Encouraging Talent Development

Water Break by Nazareth College Many parents wonder about the kind of encouragement that will help their kids to develop a talent. Should they be pushed to practice the piano, or enrolled in extra soccer practices? Deirdre Lyons and her colleagues interviewed elite athletes about the factors that encouraged or inhibited their progress in a study published in The Irish Journal of Psychology.

Most athletes were introduced to their sport by a family member, saying that their parents or siblings were enrolled in the activity first. Clubs and coaches provided important encouragement as well, and some athletes were introduced to their chosen activity by a friend. But what did they say was most helpful in encouraging them to continue to the elite level?

Parents and family members were the most important factors in encouraging athletes to develop their talent, acting as sources of both financial and emotional support. One cyclist said, "The support that I got from my parents was a great help. From the time I got into bike racing they backed me the whole way." It seemed that the athletes weren't talking about being pushed to practice, but valued positive reinforcement, encouragement, physical support (such as transportation), and the funds required to enroll in the activities. The support of a knowledgeable coach was important as well. Athletes also cited their own determination and drive to succeed as being key factors in their development.

What does this mean for parents of talented kids? More research is needed; it would be great to follow talented youth over time to determine factors that actually predict who will be successful; tracking children over time could provide helpful information about how they were encouraged. Based on Lyons' interviews with athletes, parental support appears to be extremely important, along with their personal determination to succeed. Parents and family members can provide encouragement and emotional support to help children overcome challenges as they progress. This might be especially important for artists and performers, who will invariably have to deal with negative reviews. Similar to the suggestions that parenting coach Barbara Desmarais talked about in Episode 49 of the podcast, encouragement is not about pushing, but about facilitating youth involvement in extracurricular activities. The financial factor is obviously an important one - if families are unable to sign their children up for lessons, or if they can't afford equipment, their children will be unlikely to develop their talents. Luckily, many schools and community agencies offer support for families in need, and equipment can often be bought second-hand.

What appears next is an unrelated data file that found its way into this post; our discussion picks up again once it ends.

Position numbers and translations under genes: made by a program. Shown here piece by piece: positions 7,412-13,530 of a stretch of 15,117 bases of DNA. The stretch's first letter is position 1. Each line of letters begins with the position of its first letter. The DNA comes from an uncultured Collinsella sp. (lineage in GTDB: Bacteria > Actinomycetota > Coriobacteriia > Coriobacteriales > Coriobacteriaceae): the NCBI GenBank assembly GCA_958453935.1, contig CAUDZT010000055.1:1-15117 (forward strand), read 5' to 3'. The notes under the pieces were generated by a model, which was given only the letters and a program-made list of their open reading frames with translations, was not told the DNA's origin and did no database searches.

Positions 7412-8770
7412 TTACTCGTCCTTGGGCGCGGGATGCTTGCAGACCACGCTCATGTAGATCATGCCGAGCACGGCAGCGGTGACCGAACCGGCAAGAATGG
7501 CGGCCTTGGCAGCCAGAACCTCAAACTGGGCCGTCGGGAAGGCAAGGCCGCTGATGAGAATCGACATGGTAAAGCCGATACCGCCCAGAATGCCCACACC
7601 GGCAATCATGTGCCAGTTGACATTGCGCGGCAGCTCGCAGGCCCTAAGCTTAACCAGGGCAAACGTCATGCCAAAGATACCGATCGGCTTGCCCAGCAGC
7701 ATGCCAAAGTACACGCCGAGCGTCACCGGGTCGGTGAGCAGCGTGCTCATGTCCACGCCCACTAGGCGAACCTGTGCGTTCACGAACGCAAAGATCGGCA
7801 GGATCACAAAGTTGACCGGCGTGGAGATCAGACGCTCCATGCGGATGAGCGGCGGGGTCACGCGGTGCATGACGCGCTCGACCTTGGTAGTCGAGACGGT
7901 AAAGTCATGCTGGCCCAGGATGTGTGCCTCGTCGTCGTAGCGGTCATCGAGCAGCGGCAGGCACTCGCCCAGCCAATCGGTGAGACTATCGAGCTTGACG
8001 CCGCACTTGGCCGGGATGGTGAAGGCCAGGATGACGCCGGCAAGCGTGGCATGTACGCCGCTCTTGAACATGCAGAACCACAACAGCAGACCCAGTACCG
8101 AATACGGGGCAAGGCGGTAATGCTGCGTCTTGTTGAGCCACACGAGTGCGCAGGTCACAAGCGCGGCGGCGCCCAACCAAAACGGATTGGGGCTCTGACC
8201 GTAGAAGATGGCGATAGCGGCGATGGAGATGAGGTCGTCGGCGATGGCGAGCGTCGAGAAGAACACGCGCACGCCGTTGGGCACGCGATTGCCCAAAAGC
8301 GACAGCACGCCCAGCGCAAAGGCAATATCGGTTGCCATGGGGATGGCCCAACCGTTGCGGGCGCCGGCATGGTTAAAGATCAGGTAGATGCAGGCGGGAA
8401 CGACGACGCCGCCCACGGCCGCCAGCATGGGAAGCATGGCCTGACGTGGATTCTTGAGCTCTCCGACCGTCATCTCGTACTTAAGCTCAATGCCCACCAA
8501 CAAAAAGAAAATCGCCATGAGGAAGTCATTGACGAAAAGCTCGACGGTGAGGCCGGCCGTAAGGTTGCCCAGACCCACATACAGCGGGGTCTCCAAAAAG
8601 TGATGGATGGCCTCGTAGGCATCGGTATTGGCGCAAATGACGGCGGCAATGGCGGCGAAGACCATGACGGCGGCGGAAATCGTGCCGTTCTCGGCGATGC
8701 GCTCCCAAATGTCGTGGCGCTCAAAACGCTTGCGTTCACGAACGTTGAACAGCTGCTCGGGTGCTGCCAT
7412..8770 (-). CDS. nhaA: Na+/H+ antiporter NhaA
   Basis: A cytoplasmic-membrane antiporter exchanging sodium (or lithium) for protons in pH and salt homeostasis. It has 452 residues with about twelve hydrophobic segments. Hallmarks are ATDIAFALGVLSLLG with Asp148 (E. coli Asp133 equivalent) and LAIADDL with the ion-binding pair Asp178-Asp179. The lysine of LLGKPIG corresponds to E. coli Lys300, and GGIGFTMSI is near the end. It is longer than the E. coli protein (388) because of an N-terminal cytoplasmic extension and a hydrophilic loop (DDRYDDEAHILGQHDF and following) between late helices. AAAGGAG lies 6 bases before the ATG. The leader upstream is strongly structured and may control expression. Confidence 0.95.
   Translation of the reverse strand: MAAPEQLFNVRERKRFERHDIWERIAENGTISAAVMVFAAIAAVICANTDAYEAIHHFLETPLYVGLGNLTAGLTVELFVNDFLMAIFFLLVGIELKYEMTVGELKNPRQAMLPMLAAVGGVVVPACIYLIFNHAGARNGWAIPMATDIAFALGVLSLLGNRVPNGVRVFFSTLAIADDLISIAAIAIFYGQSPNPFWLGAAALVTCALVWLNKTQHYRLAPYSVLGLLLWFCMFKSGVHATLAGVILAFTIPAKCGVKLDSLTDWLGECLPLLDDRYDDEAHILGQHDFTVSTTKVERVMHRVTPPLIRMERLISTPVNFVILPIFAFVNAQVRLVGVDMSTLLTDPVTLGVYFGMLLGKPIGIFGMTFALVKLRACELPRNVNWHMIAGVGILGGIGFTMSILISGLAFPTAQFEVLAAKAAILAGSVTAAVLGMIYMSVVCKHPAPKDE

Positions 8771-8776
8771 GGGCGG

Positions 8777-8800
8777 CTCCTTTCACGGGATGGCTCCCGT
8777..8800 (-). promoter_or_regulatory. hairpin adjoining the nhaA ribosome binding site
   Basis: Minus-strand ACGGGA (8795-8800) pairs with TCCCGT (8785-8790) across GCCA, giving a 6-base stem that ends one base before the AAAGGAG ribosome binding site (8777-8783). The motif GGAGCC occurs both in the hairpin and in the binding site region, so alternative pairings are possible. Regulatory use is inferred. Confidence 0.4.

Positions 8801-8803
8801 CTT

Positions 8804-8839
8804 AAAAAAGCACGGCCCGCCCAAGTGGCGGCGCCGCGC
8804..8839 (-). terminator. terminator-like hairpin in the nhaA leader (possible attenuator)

We'll be talking about encouragement and talent development on Monday's episode of the podcast!

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